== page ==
“How much is the toy tiger?”

“Three hundred rand, man.”

Three hundred rand!  Lordy, that’s a bit much for a tatty old tig.  “That’s quite expensive.”

“No, not for a Steif; it’s quite cheap.”

I picked up the sad tiger and felt his ears.  No buttons and no holes where the buttons should have been.  No Steif this one.  I turned him over.  No label either.

“He’s very scruffy and battered.”

“No, man, he’s been well loved.”  This guy recognised a mug when he met one.

I left with the one eyed tiger and missing three hundred rand.  I named him Tarzan, and added him to my collection.  I now have forty-eight tigers and eighteen Tiggers, of various sizes and material.  Nearly all have names, all beginning with the letter ‘T’.  What do you call a group of tigers? Not a ‘pride’ surely; that’s for their inferior cousins.  What about a ‘majesty of tigers’?

I am, you see, a hoarder.  I hate throwing anything away.  You never know, it may come in useful one day.  I have stamps from all over the world, although now I only actively collect Germany.  I have the first stamp I ever put in an album, when I was six or seven

I have hundreds of matchboxes in a big basket.  I own three or four hundred LPs, a similar number of singles, including 78s.  Nearly all the music I have now duplicated on CDs, but do I discard the vinyl? 

I inherited about forty photograph albums from my divorce, which was a very fair one.  My ex-wife got all the money; I got all the photos.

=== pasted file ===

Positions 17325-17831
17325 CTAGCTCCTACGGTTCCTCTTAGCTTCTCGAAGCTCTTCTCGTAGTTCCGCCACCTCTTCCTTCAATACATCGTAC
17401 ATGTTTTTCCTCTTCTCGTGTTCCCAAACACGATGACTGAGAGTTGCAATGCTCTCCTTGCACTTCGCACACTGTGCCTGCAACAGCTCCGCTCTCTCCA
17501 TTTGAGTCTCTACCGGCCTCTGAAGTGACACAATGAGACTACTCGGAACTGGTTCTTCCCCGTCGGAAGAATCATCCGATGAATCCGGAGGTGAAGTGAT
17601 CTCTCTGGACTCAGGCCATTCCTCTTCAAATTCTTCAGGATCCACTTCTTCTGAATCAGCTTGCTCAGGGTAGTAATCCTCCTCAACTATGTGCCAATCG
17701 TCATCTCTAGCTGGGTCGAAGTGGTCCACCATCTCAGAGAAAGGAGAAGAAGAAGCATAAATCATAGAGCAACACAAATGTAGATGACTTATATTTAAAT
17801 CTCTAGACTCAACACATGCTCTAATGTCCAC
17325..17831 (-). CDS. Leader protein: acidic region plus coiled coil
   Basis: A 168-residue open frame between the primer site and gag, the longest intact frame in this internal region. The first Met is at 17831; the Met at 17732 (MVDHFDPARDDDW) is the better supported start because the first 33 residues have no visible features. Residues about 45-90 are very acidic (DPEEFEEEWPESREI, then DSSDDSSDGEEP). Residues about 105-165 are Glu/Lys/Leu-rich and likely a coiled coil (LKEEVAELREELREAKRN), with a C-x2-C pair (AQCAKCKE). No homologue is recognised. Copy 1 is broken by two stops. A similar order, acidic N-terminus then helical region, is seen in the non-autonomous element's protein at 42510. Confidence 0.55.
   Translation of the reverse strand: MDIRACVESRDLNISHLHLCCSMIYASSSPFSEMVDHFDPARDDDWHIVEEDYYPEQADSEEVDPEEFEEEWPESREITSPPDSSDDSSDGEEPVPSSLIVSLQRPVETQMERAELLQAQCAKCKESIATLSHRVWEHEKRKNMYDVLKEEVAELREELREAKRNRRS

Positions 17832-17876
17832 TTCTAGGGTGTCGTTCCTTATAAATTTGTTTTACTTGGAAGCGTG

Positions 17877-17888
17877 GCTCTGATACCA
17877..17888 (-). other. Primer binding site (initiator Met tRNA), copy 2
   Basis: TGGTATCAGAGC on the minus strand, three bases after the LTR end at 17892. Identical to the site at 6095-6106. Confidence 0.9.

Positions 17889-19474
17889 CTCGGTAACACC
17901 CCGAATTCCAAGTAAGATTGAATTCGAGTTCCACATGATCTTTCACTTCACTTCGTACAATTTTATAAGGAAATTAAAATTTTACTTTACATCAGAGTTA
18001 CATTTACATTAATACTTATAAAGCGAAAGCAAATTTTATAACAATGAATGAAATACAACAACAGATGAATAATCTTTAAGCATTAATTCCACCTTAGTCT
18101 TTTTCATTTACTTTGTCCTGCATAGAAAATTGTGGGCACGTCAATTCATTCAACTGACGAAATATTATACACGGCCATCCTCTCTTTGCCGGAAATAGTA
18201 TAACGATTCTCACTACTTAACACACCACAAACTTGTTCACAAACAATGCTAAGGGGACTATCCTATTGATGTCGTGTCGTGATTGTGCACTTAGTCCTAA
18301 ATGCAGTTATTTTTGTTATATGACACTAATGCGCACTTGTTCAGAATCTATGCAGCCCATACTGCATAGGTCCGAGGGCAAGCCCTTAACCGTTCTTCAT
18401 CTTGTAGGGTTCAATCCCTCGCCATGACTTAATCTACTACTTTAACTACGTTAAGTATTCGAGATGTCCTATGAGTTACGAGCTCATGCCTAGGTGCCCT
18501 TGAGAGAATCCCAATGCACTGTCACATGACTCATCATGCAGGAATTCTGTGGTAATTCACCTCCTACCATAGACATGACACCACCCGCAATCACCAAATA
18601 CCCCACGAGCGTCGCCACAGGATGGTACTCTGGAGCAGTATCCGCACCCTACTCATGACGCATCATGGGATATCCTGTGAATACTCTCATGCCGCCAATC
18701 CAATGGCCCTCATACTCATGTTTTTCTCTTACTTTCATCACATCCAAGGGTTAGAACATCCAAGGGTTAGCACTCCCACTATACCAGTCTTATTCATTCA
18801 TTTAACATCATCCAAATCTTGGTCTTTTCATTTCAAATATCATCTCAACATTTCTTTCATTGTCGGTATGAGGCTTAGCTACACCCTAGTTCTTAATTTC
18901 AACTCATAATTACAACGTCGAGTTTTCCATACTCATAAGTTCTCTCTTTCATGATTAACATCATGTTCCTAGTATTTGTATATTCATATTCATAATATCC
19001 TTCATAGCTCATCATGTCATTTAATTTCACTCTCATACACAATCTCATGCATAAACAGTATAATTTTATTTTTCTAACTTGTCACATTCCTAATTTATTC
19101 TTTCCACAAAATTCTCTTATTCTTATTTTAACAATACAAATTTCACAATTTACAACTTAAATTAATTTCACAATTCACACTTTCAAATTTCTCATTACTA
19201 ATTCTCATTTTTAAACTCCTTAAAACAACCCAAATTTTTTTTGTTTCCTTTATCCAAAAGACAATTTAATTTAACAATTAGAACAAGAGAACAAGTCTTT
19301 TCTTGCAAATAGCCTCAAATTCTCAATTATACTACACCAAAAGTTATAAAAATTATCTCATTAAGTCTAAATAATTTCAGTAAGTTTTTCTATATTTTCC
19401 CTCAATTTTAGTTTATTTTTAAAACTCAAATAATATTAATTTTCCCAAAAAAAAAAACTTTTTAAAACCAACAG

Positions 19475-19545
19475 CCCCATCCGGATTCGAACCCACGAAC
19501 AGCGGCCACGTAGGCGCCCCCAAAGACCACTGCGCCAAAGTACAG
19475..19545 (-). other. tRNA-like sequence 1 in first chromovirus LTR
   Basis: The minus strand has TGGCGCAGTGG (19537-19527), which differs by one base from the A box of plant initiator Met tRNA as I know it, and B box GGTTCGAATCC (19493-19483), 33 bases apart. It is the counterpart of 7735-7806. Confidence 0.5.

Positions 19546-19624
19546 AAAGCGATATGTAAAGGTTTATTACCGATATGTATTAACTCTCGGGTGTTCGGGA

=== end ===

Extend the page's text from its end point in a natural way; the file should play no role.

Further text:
I try, from time to time, to cull these collections.  After a couple of days fighting with the books, I give three to Oxfam, three!  From over a thousand!  .  I tried with the tigers to cut down their numbers.  I had two white ones whom I gave to a little six-year-old girl who lived nearby.  She returned them after a few days.  “They say they are lonely, Brian, and miss their friends.”

I haven’t even mentioned the dozens, perhaps hundreds of souvenirs I have picked up on my travels.  I have carved animals, paperweights, matrouskas, worry beads, musket balls, pieces of shrapnel, a French First World War infantry helmet, paintings, wall plates, a piece of volcanic rock, etc etc.

When I fall off my perch, someone is going to have a hell of a job to sort it all out.  That will be the price they will have to pay for having a hoarder as a father.

Written by my Father B.M

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9 thoughts on “My Father In Reflection

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      1. My Father’s estate l knew would be a nightmare when l first walked into his house about a week after his death. When l was having to sift through thousands of documents that upon intial thought were all different document, was a small relief to discover many were copies of each other.

        But sorting through other things has been difficult. Luckily many of his hoardings are considered collectibles, but not all were, his collection of ‘matchboxes’ as an example or collecting them known as Phillumenism would have been more of an ideal collection had they been specific, but they weren’t, some might be worth something, but his basket was in truth – two giant wicker laundry baskets worth. They should have been listed on the house insurance as they were if anything a potential fire hazard.

        Liked by 1 person